2. One of the things I really wanted to do while in Connecticut was to get to a sporting goods store to see if I could find a pair of volleyball sneakers. I could tell the difference for my knees just jumping around Dick’s shoe department, so I am excited for next month when I resume playing indoors and can use them. Since I’ll be playing twice a week again, it will be good to minimize the beating my knees take.

3. A shower immediately after coming in from an hour playing volleyball outside in the August heat.

How about you? What’s been beautiful in your world lately?

Category: garden,three beautiful things. There is/are 2 Comments.

July 29, 2019

notes from the garden: end of july
posted by soe 1:02 am

Late July Garden Update

While the larger blooms of my flowers have died off, I still have some smaller flowers to enjoy while I water.

Late July Garden Update

My bronze fennel is now over six feet tall, with sprigs of Queen Anne’s Lace-like blossoms. I don’t especially have any call for six feet of the mildly anise-flavored herb, so mostly I’m using it to prop up the tomato plant next to it, which is equally tall.

Late July Garden Update

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June 23, 2019

what a difference a week makes
posted by soe 1:30 am

Last week, I shared a picture of my echinacea because it was finally starting to show some color.

Take a look at it now:



The flowers start out kind of brownish and end up sort of brownish and I kind of forgot how amazing they are for that week or two where they aren’t remotely brown. (I should write garden catalogue copy, shouldn’t I?)

I’m really glad I realized what they were when I started to yank them up earlier this spring.

Category: garden. There is/are 2 Comments.

June 3, 2019

posted by soe 1:22 am

This afternoon got more dramatic as it went along.

It started with a quiet trip to the farmers market, followed by brunch with the cat.

Fava Beans

I went to the garden, where I picked and ate peas and marveled at the fact that my fava beans are legit. I mean, there are only two plants (I swear there used to be three) and there are only two pods on each plant (a bunch of the flowers shriveled up, rather than growing into pods), so it will be a meager, but cherished side dish when Rudi and I pick them next week. Unless the bunny my next-door gardener informs me is living under his squash plants eats them first. Do you think rabbits like fava beans? I mean, my neighbor is growing carrots, which years of watching Loony Toons suggests should be its first choice…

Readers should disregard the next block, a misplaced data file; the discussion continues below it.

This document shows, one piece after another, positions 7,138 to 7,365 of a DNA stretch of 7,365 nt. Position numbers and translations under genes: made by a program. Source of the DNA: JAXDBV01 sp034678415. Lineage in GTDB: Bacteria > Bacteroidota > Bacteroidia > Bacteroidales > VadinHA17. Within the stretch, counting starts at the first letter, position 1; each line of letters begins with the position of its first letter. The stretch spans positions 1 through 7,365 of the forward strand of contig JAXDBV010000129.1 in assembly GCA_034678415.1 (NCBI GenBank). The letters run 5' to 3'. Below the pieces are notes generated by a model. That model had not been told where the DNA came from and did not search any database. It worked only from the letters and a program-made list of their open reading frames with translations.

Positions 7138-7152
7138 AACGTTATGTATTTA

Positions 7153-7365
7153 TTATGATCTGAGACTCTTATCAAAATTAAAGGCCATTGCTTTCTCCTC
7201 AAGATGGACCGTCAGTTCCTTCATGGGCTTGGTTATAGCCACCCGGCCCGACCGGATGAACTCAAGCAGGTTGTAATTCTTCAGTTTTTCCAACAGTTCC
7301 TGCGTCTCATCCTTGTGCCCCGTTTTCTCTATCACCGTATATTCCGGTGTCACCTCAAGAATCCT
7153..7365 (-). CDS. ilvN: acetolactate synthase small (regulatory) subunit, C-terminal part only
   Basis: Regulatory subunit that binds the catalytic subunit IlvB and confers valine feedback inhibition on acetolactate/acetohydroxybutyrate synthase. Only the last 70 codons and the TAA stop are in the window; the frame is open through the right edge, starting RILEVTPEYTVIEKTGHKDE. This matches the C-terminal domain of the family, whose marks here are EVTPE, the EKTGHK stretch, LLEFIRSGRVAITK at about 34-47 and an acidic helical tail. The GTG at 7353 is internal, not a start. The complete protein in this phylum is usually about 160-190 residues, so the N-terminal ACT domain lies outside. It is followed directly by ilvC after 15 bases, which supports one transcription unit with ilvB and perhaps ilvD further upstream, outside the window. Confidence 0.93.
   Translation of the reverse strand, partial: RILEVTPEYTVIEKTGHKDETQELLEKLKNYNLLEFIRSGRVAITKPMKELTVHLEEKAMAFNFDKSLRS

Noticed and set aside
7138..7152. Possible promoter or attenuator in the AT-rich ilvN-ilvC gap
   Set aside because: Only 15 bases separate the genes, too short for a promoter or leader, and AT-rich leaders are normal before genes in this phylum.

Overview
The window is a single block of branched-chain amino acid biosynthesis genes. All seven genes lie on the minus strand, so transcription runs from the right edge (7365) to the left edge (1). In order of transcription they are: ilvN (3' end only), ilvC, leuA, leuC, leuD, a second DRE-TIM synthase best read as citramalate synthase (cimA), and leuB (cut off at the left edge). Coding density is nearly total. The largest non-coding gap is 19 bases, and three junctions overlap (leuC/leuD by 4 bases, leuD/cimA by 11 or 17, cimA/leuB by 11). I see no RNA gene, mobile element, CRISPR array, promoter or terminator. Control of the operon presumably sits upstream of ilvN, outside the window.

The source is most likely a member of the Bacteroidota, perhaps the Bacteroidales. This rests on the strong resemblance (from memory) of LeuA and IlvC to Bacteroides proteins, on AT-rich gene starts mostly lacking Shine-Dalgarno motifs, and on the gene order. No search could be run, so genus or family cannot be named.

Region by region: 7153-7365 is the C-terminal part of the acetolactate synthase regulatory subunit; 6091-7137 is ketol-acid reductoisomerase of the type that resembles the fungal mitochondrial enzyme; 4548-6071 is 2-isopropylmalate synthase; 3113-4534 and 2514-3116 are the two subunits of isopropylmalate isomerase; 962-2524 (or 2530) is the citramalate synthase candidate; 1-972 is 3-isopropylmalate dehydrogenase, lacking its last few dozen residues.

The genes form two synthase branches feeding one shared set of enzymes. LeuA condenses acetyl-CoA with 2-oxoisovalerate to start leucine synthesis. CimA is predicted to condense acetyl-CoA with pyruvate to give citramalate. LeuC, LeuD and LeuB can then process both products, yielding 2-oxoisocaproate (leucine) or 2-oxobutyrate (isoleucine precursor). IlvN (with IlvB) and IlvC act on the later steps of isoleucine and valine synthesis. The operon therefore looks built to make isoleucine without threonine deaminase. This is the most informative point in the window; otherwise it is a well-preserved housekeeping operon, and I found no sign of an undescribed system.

I then headed to the pool, where Rudi joined me after his bike ride. It was cooler and less crowded than yesterday due to today’s overcast skies, cooler temps, and impending storms. But it felt lovely in the water, which was the key thing. Until the thunder kicked in, at which point that felt like the key thing. Understandably and responsibly, the lifeguards kicked us all out.


At which point we started walking home. The rumbling was getting louder, but it wasn’t crashing and there was no visible lightning, so it felt like a medium paced stroll was suited to the occasion. I even paused to take a photo of the mimosa tree outside the local bar.

It was then that giant splotches of rain started dropping. Except that they rapidly (like within 30 seconds) turned into hail. Nickel-sized hail. Here is some of it, since we had to stop for the traffic light on the way home.


It paused briefly, to rain really cold rain on us, then the hail began again in earnest, by which point Rudi and I were pretty much home. Except that a rather impertinent hailstone managed to scoot in the crewneck of my sun shirt and down the front of my bathing suit, where in lodged in the shelf bra. I mean, really!

There were reports of golf ball-sized hail, but we did not have to deal with any of it. (You can see it here. You can also see the rainbows that because we were inside we also missed.) And it should be noted that when the hail began we were only two blocks from home. And if it had been the larger hailstones raining down even with that distance, we definitely would have sought immediate shelter in a doorway or some such, rather than continuing home, because hail can be very serious. Even the smaller ones stung!

After that, the day calmed back down. We had teatime to warm back up, watched some bike racing, read, and concluded our day with French bread pizza and daiquiris. All in all, a nice, quiet end to a dramatic afternoon.

Category: dc life,garden. There is/are 3 Comments.